That was my reaction in hearing that the International Atomic Energy Agency (IAEA) and its hapless Director General, Mohammed ElBaradei, have been named winners of this year's Nobel Peace Prize.
As you'll recall, ElBaradei has, during his tenure, presided over an agency seemingly incapable of dealing with nuclear proliferation. Sure, the IAEA issues periodic warnings to rogue states about developing nuclear arms, and conducts a few inspections here and there, but if you examine its actual record, the agency has done little to curb the expansion of nuclear arsenals. During ElBaradei's tenure, both North Korea and Iran have continued their nuclear development efforts, with only the mildest of protests from the IAEA.
But the IAEA represents an "international effort" to deal with nuclear proliferation, something the Nobel committee strongly endorses. And, giving the prize to the IAEA gives the committee a chance to take another swipe at the Bush Administration, whose counter-proliferation efforts are viewed as unilateral, even "dangerous" by the Nobel judges. Never mind that our unilateral approach actually convinced a rogue state (Libya) to give up its nuclear program. Besides, endorsing the failed efforts of the IAEA allows the committee to engage in one of its favorite activities--taking a shot at Washington. That was a big reason that failed former President (and dictator coddler) Jimmy Carter won the Peace Prize back in 2002 and the UN received the award in 2001. Of course, the committee has also bestowed the Peace Prize on such "luminaries" as Le Duc Tho, Yasser Arafat, Rigoberta Menchu, Mikhail Gorbachev and UN peace-keeping forces.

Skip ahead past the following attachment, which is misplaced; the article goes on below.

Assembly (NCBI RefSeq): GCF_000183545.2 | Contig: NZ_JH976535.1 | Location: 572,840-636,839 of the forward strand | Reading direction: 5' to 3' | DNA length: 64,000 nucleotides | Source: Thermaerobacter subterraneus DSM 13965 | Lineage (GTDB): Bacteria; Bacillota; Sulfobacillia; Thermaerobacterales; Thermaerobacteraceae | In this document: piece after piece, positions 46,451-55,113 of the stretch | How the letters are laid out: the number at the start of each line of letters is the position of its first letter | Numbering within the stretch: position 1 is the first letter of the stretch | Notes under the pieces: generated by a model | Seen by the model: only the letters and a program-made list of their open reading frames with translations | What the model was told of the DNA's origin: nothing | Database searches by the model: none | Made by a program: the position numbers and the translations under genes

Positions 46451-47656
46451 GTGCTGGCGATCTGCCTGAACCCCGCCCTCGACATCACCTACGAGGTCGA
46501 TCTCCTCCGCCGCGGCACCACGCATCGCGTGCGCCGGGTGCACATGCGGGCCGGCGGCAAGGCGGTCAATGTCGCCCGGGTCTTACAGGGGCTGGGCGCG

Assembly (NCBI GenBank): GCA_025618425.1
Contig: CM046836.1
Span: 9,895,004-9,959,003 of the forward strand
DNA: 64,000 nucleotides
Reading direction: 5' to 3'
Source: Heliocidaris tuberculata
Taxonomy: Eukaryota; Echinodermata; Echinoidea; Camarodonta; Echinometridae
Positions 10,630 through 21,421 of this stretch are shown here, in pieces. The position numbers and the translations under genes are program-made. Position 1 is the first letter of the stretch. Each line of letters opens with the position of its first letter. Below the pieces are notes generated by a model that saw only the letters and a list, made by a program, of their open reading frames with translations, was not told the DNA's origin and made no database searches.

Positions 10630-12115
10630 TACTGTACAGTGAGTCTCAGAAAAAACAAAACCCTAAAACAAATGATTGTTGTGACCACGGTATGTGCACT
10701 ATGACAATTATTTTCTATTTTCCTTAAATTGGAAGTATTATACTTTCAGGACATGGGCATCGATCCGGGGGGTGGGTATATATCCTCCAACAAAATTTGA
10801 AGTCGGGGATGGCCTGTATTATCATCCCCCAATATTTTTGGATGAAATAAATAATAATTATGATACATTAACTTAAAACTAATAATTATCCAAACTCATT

And we're supposed to take this award seriously?
If sanity ever returns to the selection process, perhaps the Norwegian Nobel Committee (which awards the Peace Prize) will finally recognize institutions that have actually helped advance the cause of peace, namely the U.S. armed forces.